Page 2027 - Week 06 - Tuesday, 5 June 2018

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these, the most well-known is probably the observation of a daily fast. The fasting period begins each day at dawn and ends at sunset. This means that Muslims must arise extra early each day to prepare and consume a pre-fast meal called the suhoor. Throughout the daylight hours they abstain from all food and drink until it is time to break fast with the meal known as iftar. This daily fasting continues without interruption throughout the entire lunar month, lasting 29 to 30 days.

I honour the commitment and sacrifice demonstrated by our Muslim friends and neighbours as they observe this fasting period. At the same time I acknowledge that religious fasting goes far beyond merely not eating or drinking. The desire to satisfy one’s appetite for food or drink is a natural human urge. Fasting, however, helps to develop and strengthen self-restraint and self-discipline, traits that are at the core of self-improvement in nearly every area of life.

People who learn to deny their cravings for the things that give life are more capable of denying things that harm themselves and others—things like anger, impatience and selfishness. Fasting also helps to teach both compassion and charity. Experiencing a small dose of privation each day for an entire month reminds participants that many people in the world go without food month after month. Self-restraint, however, puts us in a better position to share what we have with those whose lives are characterised by deprivation and hardship.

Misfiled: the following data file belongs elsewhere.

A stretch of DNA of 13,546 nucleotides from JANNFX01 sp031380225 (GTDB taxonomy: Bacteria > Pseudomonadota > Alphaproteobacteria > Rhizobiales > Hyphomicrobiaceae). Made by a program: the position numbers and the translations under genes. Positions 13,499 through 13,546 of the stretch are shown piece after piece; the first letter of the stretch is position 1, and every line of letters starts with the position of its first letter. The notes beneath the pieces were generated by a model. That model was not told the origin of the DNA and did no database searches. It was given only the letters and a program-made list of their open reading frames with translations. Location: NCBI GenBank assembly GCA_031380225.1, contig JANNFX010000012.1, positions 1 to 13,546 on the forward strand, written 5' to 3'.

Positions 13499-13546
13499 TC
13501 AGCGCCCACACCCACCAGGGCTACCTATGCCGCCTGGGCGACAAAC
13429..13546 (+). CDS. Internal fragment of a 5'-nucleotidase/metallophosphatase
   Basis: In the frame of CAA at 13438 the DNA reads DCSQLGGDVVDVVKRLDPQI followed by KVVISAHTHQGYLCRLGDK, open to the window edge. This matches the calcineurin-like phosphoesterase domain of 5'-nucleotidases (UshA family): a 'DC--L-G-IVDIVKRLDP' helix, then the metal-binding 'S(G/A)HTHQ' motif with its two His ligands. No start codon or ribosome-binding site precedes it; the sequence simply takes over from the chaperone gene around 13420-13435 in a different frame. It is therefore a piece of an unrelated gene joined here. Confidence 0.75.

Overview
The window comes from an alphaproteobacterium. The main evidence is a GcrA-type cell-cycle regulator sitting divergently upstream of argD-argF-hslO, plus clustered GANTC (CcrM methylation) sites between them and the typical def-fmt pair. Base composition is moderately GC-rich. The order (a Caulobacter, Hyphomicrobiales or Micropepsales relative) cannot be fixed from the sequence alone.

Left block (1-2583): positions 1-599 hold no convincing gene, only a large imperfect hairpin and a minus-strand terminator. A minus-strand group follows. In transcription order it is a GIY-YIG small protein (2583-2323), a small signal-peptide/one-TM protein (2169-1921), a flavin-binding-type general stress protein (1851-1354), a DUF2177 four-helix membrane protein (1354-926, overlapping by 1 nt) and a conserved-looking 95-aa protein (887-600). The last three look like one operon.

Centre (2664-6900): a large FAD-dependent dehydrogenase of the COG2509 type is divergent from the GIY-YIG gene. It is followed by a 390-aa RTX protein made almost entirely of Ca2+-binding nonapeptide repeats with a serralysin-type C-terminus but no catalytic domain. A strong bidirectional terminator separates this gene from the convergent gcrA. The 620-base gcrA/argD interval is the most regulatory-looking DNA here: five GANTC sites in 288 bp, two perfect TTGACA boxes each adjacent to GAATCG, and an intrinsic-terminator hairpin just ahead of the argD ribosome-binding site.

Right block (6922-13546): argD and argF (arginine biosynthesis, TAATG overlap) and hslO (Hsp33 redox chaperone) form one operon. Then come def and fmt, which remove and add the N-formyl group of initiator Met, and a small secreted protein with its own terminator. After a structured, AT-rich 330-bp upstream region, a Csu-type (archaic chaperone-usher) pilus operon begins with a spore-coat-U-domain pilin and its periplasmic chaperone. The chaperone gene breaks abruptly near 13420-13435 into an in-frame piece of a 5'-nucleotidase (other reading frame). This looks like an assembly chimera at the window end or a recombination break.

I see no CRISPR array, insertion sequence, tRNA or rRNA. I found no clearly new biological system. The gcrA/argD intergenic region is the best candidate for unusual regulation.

I have experienced firsthand the kindness and generosity of many Muslim friends and neighbours from a variety of communities and across all aspects of my life. During Ramadan invitations to participate in iftar meals are abundant, and I personally cherish these opportunities to mingle with people who desire to share not just their food but also their faith and compassion.

If we consider the deeply personal and formative role of religious beliefs and practices in the lives of people of faith, we will come to understand just how generous it is when people seek to share their faith with us. I am grateful that at this time of year we are welcomed into the hearts and lives of so many followers of the Islamic faith. I am grateful for all that Muslim communities bring to the city of ours. I am inspired by their examples of commitment and sacrifice in the pursuit of becoming better people. I am thankful for all they do to build strong homes and communities as they seek to serve others. I hope our Muslim friends and neighbours will find these final days of Ramadan a time of peace and joy.

National Capital Rally

MS CODY (Murrumbidgee) (3.36): I thank all the competitors in the Netier National Capital Rally that took place on the weekend both in Kowen Forest and out around Cotter and Tidbinbilla. For a rally rookie, as they called me, it was an amazing experience. It was wonderful to see locals Harry Bates and Lewis Bates make an appearance at the Netier National Capital Rally. Unfortunately, Lewis had some car issues where he managed to get a little bit too much air over a certain part of the Kowen Forest section of the rally and was unable to finish. Better luck next time, Lewis, because my money was on you beating your brother. Harry Bates did well to

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